We’re working to instill greater respect for artists and the creative process in our next generation to ensure a future that supports creative individuals. Part of this lesson is teaching young people how to behave ethically when watching, listening, reading, and playing online. As a parent, having these conversations early and often will help us raise a new generation of ethical digital citizens.

  • Explain that creative rights should be respected online just as they are in the real world. Studies have shown that parents and peers are in the best position to deliver this message effectively.
  • Help your child understand the enormous amount of time and effort that goes into making creative works – movies, video games, TV shows, music, or books – and that there are hundreds or even thousands of people working behind the scenes to make it all possible.
  • Talk to your child about all of the jobs behind the scenes that they can pursue. Not everyone can be an actor, director, novelist, or musician, but there are countless creative jobs including sound engineers, electricians, book editors, makeup artists, music producers, accountants, costumers, carpenters, and digital effects designers – just to name a few.
  • Have your kids sign a Family Media Agreement. Children today interact with media at a very early age. It is never too early to talk to them about the difference between right and wrong online – and to set expectations for ethical online behavior. iKeepSafe has a simple agreement that you can find here.
  • Use ReelGood and teach your child that it is the best resource for finding content online. The website allows you to search for movies and television shows across most major digital platforms – Amazon, Apple, Hulu, etc. ­– as well as any theater listings if the film is still in theaters.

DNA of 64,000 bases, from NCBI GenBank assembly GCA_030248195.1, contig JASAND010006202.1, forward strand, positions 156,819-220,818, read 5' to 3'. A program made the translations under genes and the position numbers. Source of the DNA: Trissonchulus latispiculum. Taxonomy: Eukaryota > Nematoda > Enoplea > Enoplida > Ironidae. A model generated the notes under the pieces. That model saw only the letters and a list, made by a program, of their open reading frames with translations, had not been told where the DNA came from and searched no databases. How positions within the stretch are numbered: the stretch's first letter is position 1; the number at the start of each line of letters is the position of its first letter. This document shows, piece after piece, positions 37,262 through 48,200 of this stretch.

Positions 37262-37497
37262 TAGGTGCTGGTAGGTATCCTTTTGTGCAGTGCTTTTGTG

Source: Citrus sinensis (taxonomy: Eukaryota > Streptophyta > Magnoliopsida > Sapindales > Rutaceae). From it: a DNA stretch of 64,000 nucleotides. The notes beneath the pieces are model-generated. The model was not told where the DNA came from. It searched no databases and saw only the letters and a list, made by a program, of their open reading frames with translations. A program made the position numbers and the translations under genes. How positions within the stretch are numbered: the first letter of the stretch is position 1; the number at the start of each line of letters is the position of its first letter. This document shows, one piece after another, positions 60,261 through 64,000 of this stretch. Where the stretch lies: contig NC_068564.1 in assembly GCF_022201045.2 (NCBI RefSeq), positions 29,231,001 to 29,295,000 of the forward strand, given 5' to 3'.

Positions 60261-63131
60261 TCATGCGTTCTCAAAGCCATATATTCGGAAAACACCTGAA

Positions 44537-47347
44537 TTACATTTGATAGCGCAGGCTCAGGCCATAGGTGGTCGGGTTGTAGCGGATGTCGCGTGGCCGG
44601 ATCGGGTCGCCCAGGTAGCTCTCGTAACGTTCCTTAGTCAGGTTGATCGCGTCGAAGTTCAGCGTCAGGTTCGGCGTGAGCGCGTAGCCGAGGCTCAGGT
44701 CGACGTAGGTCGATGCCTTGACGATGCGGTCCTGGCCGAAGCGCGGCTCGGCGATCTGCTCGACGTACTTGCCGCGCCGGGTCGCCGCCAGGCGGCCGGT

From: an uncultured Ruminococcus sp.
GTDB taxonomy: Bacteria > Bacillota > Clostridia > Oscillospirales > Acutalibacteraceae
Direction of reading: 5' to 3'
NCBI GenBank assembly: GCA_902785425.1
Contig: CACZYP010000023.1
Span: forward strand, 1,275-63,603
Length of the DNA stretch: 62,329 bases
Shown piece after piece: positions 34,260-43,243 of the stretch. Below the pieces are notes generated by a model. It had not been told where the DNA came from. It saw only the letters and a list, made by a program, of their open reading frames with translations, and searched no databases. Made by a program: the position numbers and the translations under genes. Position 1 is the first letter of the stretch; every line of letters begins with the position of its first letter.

• Find out if your child’s school teaches the importance of respecting artists’ rights, copyright, and Fair Use in the digital world. If not, introduce them to CreativeFuture and to the resources for training teachers. iKeepSafe, a nationally recognized non-profit that tracks global trends and issues surrounding digitally connected products and their affect on children, has resources for parents and educators that cover all aspects of digital citizenship. Recently, they released a set of lessons for kindergarten through 9th grade that help students understand their rights and responsibilities as 21st century creators and consumers. Lessons for grades 10-12 will be released soon.
  • Talk to other parents. These are important issues and you can help by spreading the word to other parents.

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